Questions to ask in a job interview
Almost all interviewers on the planet will ask “Do you have any questions?” so always have several prepared. Asking just one or two questions is adequate but always have at least four or five at the ready as some may already have been answered as part of the conversation.
Show you are interested
I know many interviewers who have declined a candidate on the basis they didn't have any questions prepared. I know this may sound a little harsh, but think of it in this way: If you don't ask questions, you may come across as though you are not interested in or serious about the role/ company.
With recruitment being buoyant at the moment, many candidates interview for roles they are not 100% interested in. If they get the job, they often use this as a stop gap until something better comes along. Interviewers know this!
Any interviewer will not only want to establish that you are the right person for the job but also that if they do make you an offer, you will stick around.
What NOT to ask
Avoid asking questions surrounding salary, holidays and benefits. Wait until you have the offer before deciding whether or not it is for you.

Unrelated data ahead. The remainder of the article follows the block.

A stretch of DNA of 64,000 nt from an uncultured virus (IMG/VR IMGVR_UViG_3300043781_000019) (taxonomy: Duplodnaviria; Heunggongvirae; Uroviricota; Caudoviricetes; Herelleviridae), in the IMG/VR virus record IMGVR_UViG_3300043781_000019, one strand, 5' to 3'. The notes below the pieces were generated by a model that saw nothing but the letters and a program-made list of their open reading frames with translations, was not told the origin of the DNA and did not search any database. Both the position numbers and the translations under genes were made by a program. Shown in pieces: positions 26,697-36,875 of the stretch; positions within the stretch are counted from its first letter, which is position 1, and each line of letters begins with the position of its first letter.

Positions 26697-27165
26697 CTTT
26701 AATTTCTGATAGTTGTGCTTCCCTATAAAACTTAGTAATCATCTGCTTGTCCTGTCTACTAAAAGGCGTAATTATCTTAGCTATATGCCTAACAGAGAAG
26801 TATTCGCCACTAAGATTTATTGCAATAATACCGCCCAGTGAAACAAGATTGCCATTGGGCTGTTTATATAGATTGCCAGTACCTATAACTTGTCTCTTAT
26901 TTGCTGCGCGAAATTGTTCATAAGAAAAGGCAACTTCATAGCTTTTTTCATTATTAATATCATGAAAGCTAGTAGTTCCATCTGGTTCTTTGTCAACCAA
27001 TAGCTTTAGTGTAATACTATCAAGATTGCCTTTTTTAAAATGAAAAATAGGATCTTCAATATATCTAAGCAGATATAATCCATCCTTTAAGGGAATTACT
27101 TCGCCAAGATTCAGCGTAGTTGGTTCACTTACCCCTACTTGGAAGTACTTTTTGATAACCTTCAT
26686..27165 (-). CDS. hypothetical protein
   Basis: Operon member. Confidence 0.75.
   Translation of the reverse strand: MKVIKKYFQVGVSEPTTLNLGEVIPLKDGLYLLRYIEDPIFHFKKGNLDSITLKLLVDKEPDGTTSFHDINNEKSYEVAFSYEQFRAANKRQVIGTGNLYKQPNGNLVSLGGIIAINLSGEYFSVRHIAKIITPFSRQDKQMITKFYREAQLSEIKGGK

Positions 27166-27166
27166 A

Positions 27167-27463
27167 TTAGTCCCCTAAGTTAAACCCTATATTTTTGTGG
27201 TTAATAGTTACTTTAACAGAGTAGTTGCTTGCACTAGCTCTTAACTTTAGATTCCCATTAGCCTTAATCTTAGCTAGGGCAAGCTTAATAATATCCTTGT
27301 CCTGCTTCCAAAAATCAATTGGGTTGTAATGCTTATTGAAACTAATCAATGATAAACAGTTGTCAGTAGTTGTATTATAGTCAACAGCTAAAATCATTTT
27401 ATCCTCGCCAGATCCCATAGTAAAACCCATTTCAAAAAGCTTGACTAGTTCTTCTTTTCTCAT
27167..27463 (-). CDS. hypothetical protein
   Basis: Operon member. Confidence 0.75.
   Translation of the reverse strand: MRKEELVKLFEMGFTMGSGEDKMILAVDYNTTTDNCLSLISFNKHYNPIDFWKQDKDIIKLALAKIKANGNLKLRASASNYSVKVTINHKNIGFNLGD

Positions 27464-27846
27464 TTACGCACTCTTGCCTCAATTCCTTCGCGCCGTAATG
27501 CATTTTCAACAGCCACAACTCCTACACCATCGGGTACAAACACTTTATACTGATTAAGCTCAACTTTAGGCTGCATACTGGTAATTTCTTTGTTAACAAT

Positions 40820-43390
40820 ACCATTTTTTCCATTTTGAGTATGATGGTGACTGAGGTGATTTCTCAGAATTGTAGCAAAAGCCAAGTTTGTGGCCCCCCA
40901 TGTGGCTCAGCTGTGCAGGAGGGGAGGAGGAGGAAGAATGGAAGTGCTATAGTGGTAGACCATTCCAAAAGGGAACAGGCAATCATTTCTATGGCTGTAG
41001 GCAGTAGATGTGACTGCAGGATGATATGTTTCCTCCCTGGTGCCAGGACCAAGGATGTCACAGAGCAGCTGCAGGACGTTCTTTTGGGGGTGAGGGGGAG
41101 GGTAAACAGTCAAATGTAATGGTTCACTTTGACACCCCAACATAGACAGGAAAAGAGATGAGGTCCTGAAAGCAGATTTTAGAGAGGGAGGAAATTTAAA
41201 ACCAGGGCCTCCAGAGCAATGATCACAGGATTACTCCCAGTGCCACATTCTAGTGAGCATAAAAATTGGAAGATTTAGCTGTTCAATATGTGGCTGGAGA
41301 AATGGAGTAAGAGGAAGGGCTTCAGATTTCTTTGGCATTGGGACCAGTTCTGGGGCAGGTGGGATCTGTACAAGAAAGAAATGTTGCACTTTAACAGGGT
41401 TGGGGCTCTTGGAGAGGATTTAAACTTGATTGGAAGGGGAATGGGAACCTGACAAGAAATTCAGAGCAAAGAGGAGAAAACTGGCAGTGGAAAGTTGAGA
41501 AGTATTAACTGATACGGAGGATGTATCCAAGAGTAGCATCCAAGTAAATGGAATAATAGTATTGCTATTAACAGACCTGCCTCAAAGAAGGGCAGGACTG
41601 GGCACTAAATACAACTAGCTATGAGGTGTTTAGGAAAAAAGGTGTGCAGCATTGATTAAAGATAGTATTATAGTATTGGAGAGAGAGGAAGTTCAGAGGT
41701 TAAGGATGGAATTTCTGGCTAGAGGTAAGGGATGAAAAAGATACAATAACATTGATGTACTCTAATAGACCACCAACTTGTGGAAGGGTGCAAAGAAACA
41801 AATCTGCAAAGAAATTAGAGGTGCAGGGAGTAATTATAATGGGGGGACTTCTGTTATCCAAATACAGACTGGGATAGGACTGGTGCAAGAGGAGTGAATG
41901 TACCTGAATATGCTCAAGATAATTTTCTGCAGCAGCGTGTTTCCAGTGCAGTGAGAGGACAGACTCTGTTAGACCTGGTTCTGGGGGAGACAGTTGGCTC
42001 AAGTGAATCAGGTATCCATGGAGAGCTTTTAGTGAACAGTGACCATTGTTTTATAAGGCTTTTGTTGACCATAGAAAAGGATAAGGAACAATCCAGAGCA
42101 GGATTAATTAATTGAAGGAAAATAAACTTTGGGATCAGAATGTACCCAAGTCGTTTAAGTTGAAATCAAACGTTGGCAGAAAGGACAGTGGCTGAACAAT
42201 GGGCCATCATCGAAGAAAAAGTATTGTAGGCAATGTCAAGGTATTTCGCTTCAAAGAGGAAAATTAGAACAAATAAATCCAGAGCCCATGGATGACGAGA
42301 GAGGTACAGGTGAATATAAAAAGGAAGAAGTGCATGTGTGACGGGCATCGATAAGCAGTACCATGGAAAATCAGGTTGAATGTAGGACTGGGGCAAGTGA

Remember, the interview is about you providing value to the employer, not the other way round!
Good questions to ask in a job interview
Good questions are:
- How many people are in the team and how is it structured?
- How will my performance be measured?
- Can you describe to me a typical day in the job?
- What would be the key priorities in the first few months of the job?
- What are the company’s long-term goals?
- Where do you see the company in five years time?
- What would you say is the most challenging aspect of the role?
- What training opportunities does the company offer?
- What does the promotional scale look like?
- What do you like most about working here?
- Do you have any concerns that we can discuss in more detail in order for me to be the top candidate?
- When can I expect to hear from you?
How to create your own questions
Of course, the above are just generic suggestions. To show that you are even more interested, demonstrate that you have completed thorough research about the role and company.
Once you have fully researched the company and role, you can use your findings as a base for questions.
Perhaps you have found out that they have won some local or national awards? You could slot in the nugget of information into your question.
Maybe you know that they are expanding soon? Is a competitor opening up locally? You could ask questions about how that may affect the business.
Just ask something!
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Interview Questions & Answers
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